Thursday, June 23, 2016

Abigail Fisher and Unharnessed Sexism

Today (as with every day it seems) has been a day of mixed emotions. I am glad the Supreme Court upheld Affirmative Action in Texas and saddened (and furious) that they turned their backs on millions of undocumented families.

I am also sitting with unease about the posts and articles about Abigail Fisher, the young white woman whose case was used to challenge Affirmative Action. I say "used" because that is what I believe happened.

The process through which a law/policy/practice is challenged all the way up to the Supreme Court is something I do not fully understand. However, I do know that cases intended to challenge unconstitutionalities are neither isolated nor random. A lot of thought, a lot of money, and a lot of power go into identifying, funding, and fighting these cases. There is nothing about the process as I understand it that leads me to believe Abigail Fisher opened her University of Texas rejection letter and dreamt she would be the one to bring down Affirmative Action.

I do not know Abigail Fisher. I know nothing about her other than what has been reported. And while I feel a visceral urge to also deploy words like "mediocre" to talk about her, I have had to stop myself. I stop because I was (or am) that student who did not score straight-As, I am also a student whose university aspirations were not fulfilled, and I know what it is to be called or thought of as mediocre. But, most of all, I stop because this is a young woman living in a misogynist country. Whatever Abigail's actions were and despite the devastating blow to communities of color had the Supreme Court judged in her case's favor, this is still a young woman living in a still terrifyingly sexist world.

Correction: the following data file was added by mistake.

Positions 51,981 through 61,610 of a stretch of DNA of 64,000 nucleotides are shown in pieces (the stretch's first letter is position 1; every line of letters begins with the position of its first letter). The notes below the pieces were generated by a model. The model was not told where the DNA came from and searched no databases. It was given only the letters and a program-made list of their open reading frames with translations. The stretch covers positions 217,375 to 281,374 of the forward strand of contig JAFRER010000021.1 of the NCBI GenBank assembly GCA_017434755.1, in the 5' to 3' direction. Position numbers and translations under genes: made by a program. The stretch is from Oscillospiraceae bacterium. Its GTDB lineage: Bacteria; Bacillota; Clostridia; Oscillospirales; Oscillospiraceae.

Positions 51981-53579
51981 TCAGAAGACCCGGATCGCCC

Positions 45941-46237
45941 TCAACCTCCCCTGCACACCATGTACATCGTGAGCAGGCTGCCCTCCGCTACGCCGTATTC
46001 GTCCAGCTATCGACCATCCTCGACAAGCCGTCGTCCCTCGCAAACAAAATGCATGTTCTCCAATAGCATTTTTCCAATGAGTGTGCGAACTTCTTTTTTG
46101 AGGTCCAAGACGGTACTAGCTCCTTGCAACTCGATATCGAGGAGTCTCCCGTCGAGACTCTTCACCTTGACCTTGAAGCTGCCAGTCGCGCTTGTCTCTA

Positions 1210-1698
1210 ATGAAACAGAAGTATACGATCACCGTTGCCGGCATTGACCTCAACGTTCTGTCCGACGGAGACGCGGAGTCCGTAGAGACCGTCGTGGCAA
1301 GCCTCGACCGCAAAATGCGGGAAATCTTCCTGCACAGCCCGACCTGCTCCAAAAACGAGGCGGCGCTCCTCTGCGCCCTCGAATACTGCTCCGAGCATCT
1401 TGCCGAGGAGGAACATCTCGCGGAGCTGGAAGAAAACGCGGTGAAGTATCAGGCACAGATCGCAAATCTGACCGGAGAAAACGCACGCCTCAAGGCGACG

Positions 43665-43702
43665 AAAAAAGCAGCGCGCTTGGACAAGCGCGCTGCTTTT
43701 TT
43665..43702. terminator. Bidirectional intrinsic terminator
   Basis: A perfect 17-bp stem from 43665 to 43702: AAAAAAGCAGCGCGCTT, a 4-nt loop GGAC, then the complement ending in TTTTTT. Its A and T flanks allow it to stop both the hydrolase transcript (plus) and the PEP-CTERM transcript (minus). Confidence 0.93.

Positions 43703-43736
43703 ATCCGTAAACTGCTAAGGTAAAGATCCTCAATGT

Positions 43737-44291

Calling Abigail Fisher mediocre or whatever other terms were used and that I, too, embarrassingly admit, chuckled at when I first read them, does not help anyone. Certainly, I experience the immediate gratification of describing someone the way people of color are described daily and were described during the Supreme Court hearings. There is a vindication and an entitlement I find myself wanting to justify, a desire to laugh at and in the face of the person who represents yet another white supremacist attack on people of color. Perhaps I am justified. But does my justification outweigh the repercussions of my perpetuation of sexism? Answering for myself only: No.

I am not here to deny Abigail Fisher's agency to be a full-fledged racist. Nor am I here to defend or dismiss the harm Abigail Fisher and her words are accountable for.
But I am here to publicly question myself, to hold myself accountable, and to ponder with others what it means for me as a cis man, however brown I am (or browner I think I am), to add my voice to a chorus tearing at the perceived worth of a young woman, however white and embodying and deploying of whiteness, in the United States of America. The urge is seeping through my fingertips, but I cannot do it.

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